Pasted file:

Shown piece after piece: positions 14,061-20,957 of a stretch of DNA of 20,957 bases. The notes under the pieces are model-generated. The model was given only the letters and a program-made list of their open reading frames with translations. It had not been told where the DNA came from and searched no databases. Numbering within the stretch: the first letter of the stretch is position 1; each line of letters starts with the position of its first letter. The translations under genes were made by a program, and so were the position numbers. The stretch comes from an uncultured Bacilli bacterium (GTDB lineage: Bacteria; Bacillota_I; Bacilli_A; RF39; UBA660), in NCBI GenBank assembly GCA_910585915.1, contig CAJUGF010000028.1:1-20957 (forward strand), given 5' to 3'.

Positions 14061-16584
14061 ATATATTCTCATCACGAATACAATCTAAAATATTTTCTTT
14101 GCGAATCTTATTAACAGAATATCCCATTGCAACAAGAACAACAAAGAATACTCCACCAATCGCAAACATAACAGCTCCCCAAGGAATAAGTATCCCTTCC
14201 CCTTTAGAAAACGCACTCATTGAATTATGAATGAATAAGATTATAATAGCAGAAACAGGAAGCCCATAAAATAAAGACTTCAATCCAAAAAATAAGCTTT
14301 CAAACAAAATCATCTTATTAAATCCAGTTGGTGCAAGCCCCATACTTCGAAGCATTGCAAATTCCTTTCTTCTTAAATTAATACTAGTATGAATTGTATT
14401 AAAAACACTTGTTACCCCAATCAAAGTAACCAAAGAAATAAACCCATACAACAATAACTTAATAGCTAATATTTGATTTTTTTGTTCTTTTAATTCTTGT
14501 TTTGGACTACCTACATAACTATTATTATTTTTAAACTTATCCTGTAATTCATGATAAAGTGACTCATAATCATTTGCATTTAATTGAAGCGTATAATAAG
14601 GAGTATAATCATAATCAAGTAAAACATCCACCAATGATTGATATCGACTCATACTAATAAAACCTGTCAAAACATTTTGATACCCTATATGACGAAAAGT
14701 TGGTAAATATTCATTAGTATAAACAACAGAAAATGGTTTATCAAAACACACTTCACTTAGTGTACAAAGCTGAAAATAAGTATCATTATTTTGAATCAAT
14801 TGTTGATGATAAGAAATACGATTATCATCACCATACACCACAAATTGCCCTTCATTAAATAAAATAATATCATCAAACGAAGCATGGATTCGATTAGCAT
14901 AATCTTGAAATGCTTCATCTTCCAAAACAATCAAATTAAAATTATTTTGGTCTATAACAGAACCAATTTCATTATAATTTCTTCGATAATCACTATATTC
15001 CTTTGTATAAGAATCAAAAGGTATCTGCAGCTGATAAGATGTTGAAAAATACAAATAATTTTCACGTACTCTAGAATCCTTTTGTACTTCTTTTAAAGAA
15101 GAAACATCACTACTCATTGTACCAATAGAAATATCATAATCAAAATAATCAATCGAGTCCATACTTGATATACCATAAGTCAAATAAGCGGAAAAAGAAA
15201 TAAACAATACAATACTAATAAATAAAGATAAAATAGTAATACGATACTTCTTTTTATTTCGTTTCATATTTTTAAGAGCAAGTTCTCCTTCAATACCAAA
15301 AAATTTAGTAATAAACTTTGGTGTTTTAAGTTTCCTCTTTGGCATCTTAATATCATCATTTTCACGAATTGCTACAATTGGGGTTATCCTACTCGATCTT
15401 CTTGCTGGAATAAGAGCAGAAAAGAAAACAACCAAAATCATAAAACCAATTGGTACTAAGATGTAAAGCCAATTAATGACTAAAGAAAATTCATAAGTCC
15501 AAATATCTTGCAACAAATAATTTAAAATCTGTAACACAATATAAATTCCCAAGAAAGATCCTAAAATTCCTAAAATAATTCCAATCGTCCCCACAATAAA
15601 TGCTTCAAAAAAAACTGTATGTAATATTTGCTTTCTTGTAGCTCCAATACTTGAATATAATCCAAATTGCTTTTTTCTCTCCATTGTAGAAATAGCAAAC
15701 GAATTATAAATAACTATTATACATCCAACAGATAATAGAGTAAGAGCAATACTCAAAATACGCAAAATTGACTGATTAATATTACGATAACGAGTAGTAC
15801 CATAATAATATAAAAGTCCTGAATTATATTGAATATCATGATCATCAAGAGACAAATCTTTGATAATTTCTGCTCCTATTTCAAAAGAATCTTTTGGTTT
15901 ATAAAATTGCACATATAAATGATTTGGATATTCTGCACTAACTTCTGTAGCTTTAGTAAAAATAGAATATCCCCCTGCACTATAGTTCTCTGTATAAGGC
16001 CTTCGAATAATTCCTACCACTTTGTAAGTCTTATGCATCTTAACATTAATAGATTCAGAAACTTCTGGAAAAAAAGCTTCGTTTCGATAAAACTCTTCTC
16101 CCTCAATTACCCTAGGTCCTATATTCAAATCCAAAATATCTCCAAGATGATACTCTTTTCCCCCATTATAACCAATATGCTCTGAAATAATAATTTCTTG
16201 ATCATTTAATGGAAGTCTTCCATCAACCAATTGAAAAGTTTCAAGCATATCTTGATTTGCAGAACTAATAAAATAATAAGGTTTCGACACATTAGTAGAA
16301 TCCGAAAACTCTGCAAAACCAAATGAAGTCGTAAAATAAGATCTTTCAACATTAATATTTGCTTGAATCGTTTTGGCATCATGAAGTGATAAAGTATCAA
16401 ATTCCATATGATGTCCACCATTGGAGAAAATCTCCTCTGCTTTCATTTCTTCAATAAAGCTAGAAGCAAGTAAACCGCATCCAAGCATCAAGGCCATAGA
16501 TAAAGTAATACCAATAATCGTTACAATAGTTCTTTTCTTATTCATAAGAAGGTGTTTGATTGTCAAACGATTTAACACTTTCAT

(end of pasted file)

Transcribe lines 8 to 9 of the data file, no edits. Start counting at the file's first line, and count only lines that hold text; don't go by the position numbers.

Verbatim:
14501 TTTGGACTACCTACATAACTATTATTATTTTTAAACTTATCCTGTAATTCATGATAAAGTGACTCATAATCATTTGCATTTAATTGAAGCGTATAATAAG
14601 GAGTATAATCATAATCAAGTAAAACATCCACCAATGATTGATATCGACTCATACTAATAAAACCTGTCAAAACATTTTGATACCCTATATGACGAAAAGT